inDance's Nalin Bisnath in Kuravanji
inDance's Shobana Raveendran in Salam Daru
inDance's Sreyashi Chakraborti in Modi
inDance's Vinod Shankar in Jatisvaram
Davesh Soneji, in "Salon to cinema: Telugu Javalis in colonial South India" discussed the origins of the javali, as "a musical and literary form" in the 19th century Mysore court. Javalis in Telugu and Kannada languages were "modern songs" as noted in the program, "modeled on the older Telugu padam genre . . . performed by devadasi-courtesans during salon performances patronized by elite Brahmins and landowning communities." Soneji noted a fascinating historical detail - many javali composers were in the colonial civil service as clerks or postal workers. Although the javali's life was short, they were performed in early Telugu cinema. Soneji made a useful scholarly intervention in using the words "devadasi / courtesan" interchangeably, thereby asserting a sense of solidarity among South and North Indian artistes who performed monumental service in preserving the arts. Kersenboom added that not all devadasis were dedicated to temples and that it is important to underline the prayoga (environment, context) of the temples with many-faceted duties.

"Twentieth century shifts in solo dance" panel included Teresa Hubel's useful historical analysis about "the suppression (though not the destruction) of the matrilineal culture of the dancing women of South India," its transformation into middle-class notions of femininity that persist today even in the diapsora. Srividhya Natarajan discussed "the social and psychic dimensions of the relationship between the nattuvanar dance teacher"  and a feminist student, also noting caste and class hierarchies. Anne-Marie Gaston's "Living the transformations in Bharatanatyam from 1964 to the present" shared research on solo dancers moving from Chennai to Delhi in the 1970s where they encountered the synergy of different Indian dance styles.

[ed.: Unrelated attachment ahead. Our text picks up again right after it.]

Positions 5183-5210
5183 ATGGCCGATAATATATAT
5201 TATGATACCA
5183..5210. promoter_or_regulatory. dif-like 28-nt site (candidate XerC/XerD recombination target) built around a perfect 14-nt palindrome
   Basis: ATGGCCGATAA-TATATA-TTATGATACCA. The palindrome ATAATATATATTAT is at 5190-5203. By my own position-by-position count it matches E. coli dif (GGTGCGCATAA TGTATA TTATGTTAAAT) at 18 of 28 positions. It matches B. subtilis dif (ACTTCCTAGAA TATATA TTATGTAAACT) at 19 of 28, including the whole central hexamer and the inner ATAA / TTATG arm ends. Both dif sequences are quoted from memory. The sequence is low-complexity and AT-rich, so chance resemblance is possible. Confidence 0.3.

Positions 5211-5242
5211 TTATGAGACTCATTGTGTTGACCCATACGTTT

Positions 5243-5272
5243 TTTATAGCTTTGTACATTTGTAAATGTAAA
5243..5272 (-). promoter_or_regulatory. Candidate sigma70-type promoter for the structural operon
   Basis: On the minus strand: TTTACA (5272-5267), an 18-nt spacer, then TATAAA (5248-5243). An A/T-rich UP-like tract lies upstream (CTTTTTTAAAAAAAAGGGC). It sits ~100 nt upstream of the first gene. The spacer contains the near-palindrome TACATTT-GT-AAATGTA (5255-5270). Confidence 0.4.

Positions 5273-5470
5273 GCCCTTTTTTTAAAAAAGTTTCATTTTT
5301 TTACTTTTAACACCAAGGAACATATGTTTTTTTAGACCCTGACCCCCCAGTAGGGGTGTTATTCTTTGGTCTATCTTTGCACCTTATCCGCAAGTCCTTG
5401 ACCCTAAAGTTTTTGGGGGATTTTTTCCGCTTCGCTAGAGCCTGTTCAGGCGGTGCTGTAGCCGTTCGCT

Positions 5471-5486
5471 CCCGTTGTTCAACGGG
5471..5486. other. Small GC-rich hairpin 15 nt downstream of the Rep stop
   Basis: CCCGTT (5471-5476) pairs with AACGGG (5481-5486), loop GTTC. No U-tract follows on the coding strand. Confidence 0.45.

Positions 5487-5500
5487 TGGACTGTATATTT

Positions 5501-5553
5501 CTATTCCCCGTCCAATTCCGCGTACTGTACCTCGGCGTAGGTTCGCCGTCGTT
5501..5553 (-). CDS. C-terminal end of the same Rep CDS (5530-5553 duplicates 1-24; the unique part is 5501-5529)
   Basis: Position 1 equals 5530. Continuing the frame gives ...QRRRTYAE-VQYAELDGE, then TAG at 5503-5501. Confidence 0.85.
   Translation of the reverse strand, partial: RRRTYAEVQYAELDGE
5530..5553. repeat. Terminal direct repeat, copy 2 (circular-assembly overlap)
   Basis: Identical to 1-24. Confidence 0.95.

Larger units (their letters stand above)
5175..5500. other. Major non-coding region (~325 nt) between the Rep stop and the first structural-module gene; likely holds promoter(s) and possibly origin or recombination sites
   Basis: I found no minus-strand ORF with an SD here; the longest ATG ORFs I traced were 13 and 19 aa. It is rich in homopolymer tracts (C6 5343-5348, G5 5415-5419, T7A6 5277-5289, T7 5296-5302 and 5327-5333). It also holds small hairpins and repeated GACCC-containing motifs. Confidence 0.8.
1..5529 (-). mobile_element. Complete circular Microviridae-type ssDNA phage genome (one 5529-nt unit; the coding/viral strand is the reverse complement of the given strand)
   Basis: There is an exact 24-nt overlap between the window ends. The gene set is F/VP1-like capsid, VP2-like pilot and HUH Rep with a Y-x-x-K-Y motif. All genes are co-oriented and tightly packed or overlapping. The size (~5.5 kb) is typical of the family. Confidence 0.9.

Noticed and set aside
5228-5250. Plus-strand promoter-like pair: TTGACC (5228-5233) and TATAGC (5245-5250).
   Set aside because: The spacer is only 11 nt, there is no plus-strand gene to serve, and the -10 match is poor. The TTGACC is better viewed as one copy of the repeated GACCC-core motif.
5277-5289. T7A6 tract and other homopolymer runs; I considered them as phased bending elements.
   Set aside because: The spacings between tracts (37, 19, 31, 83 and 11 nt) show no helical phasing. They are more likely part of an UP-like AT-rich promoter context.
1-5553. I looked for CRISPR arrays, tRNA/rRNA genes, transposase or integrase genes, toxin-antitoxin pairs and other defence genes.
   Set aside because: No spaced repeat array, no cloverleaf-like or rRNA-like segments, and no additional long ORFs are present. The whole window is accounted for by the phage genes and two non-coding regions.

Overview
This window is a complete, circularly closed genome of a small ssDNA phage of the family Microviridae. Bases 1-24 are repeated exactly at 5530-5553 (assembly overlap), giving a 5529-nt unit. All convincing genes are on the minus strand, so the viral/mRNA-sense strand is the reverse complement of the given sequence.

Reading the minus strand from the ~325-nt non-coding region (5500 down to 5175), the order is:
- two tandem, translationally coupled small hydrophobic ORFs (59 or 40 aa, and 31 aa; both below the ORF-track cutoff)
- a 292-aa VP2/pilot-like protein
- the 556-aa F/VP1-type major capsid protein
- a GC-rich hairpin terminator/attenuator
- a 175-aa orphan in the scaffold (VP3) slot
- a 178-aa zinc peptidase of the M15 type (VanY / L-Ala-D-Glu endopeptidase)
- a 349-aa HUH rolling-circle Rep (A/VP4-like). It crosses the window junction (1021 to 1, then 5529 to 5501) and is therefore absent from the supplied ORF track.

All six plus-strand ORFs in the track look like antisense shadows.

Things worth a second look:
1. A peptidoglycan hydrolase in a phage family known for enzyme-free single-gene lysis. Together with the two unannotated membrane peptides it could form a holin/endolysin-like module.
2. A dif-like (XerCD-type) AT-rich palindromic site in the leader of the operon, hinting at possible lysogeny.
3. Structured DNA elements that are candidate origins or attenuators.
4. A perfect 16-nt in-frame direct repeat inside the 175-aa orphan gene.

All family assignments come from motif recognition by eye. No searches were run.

Symposium group
The final panel, "Reflections on Contemporary solo dance, identity, and selfhood" included papers by Ketu Katrak analyzing the interplay of dance and theatre in the work of Los Angeles based Post-Natyam Collective's artist Shyamala Moorty; by Chitra Sundaram on South Asian dance in Britain having become "a spectacle." Sundaram noted Shobana Jeyasingh's major contributions in contemporizing Bharatanatyam that paved the way for Akram Khan's "paradigm-shifting" movement work. Rathna Kumar delineated her dance journey for 35 years in Houston, Texas and the increasing requests for group dance, short items, and Bollywood style dance.

Overall, the Symposium was an exhilarating experience of two packed days with transcendent moments of joy in witnessing performances and path-breaking intellectual challenges of scholarly discourse and discussion. As a participant, I would eagerly welcome a follow-up Symposium on the rich history of Indian solo dance that enlightens our current performance practice and scholarship in the 21st century. 

Ketu H Katrak, University of California, Irvine.